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Euclid space telescope captures tens of thousands of glittering galaxies

The first science release from the Euclid space telescope showcases tens of thousands of galaxies and other celestial phenomenons.



Euclid space telescope captures tens of thousands of glittering galaxies
Euclid space telescope captures tens of thousands of glittering galaxies

Stunning new images from the Euclid space telescope show a dazzling array of starry sights, released to celebrate the first science published from the telescope’s early release observations.

The mission from the European Space Agency, launched last year, aims to elucidate the mysteries of dark matter and dark energy — forces that comprise most of the known universe but that are largely unknown since they are so difficult to study. Scientists know that dark matter must exist because they can observe its gravitational effects, for example, but they can’t observe it directly because it doesn’t interact with light.

The solution is an extremely sensitive instrument like Euclid, which can observe distant galaxies to see dark matter’s effects on them. “We have to accurately measure the shapes of over 1.5 billion distant galaxies,” explained Valeria Pettorino and René Laureijs, Euclid project scientists at the European Space Agency. But these galaxies can be faint and tiny, and when viewed from Earth, they are blurred by our planet’s atmosphere. As Euclid sits above the atmosphere in space, it can detect and measure these galaxies with less interference.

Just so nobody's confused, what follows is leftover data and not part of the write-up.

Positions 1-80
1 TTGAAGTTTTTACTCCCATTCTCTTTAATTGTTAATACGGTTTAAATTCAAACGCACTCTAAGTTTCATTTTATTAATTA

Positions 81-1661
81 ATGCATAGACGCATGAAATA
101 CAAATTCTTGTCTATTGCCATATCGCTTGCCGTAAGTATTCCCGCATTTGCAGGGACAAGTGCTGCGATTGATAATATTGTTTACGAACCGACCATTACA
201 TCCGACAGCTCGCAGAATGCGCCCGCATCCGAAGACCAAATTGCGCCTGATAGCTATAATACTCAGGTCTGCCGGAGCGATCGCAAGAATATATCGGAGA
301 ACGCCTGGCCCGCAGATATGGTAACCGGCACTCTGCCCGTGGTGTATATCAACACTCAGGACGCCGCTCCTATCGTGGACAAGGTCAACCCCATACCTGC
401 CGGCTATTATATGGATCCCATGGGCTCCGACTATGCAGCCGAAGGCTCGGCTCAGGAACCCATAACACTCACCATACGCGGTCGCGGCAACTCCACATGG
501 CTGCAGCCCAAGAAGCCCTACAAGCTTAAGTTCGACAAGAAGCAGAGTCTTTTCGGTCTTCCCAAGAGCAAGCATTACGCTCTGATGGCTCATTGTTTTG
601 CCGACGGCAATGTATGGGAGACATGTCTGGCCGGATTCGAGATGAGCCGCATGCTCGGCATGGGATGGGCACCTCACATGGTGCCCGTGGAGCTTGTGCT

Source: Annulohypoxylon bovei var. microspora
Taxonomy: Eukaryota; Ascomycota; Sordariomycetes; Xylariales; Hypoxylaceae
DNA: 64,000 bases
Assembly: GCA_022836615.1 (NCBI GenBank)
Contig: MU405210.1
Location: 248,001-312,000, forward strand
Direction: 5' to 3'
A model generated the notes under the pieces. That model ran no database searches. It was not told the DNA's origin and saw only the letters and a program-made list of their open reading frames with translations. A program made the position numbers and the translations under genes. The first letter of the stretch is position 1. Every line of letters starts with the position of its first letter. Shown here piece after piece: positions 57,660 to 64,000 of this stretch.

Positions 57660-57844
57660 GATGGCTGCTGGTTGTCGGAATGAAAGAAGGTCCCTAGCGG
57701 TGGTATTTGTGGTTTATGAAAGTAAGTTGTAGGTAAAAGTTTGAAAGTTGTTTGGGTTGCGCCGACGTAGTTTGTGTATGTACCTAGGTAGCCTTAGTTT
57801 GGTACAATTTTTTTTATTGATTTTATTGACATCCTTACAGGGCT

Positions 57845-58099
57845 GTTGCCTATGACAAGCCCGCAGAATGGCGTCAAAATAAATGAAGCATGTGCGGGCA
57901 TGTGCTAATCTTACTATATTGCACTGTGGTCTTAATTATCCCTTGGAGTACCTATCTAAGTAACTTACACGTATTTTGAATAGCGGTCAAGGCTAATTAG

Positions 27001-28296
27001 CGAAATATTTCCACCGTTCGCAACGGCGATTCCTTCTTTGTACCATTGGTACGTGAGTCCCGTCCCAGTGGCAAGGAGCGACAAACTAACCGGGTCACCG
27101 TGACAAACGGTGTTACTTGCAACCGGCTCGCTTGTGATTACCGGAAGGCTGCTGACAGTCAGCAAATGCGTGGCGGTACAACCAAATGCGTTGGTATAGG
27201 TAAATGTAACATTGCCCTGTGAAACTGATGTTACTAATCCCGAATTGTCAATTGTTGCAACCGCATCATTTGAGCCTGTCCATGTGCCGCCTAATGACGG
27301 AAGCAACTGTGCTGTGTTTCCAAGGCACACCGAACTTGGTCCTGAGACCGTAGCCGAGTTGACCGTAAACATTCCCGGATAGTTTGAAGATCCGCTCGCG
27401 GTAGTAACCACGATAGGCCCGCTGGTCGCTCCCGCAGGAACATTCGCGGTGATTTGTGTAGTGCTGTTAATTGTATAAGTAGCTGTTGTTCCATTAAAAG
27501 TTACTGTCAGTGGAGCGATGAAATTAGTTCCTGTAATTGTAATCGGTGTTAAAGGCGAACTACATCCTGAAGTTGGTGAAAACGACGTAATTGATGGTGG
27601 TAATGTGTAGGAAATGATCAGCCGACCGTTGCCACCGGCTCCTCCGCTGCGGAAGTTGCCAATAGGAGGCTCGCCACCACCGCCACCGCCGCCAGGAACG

The result is images that are four times sharper than those taken from telescopes on the ground, showing a high level of detail over a wide area of the sky. Using data from just 24 hours of observations, they show objects including galaxy clusters, star-forming regions, and a large nearby spiral galaxy called NGC 6744.



As well as the careful measurements of galaxies for dark matter research, the telescope will also provide data on other astronomical objects. “We will be able to also search for objects that were very difficult to detect before Euclid such as free floating planets, ultra-cold stars, brown dwarfs, galaxies with very low surface brightness or very high redshift quasar populations,” Pettorino and Laureijs said. “Euclid may also reveal new objects which have never been observed before.”

Stellar nurseries like Messier 78 will be searched for objects like free-floating or “rogue” planets, which don’t orbit a star but, rather, wander alone through the cosmos. There are thought to be trillions of these rogue planets in our galaxy, but they are hard to study since they often don’t have nearby objects that they interact with. With Euclid, rogue planets down to four times the size of Jupiter can be observed — that’s fairly large compared to planets in our Solar System but tiny in terms of how small the objects are compared to stars. 

And at the other end of the mass scale, Euclid will also observe entire groups of galaxies, like the cluster Abell 2390, which contains more than 50,000 galaxies. Such clusters are so massive that they bend space-time, creating an effect called gravitational lensing, in which light from distant galaxies is warped and shows up as a distorted shape like a disk or an arc. This allows researchers to study the amount of dark matter present in the cluster since the greater the amount of dark matter, the greater the mass and therefore the lensing effect.



The first images from Euclid have exceeded expectations, Pettorino and Laureijs said, with results from just a day’s worth of observations already showing millions of different objects. Over the next six years, Euclid will peel back even more of the universe as it surveys a third of the entire sky.

“This is the start of an extraordinary journey towards a fundamental understanding of the Universe we live in,” Pettorino and Laureijs said.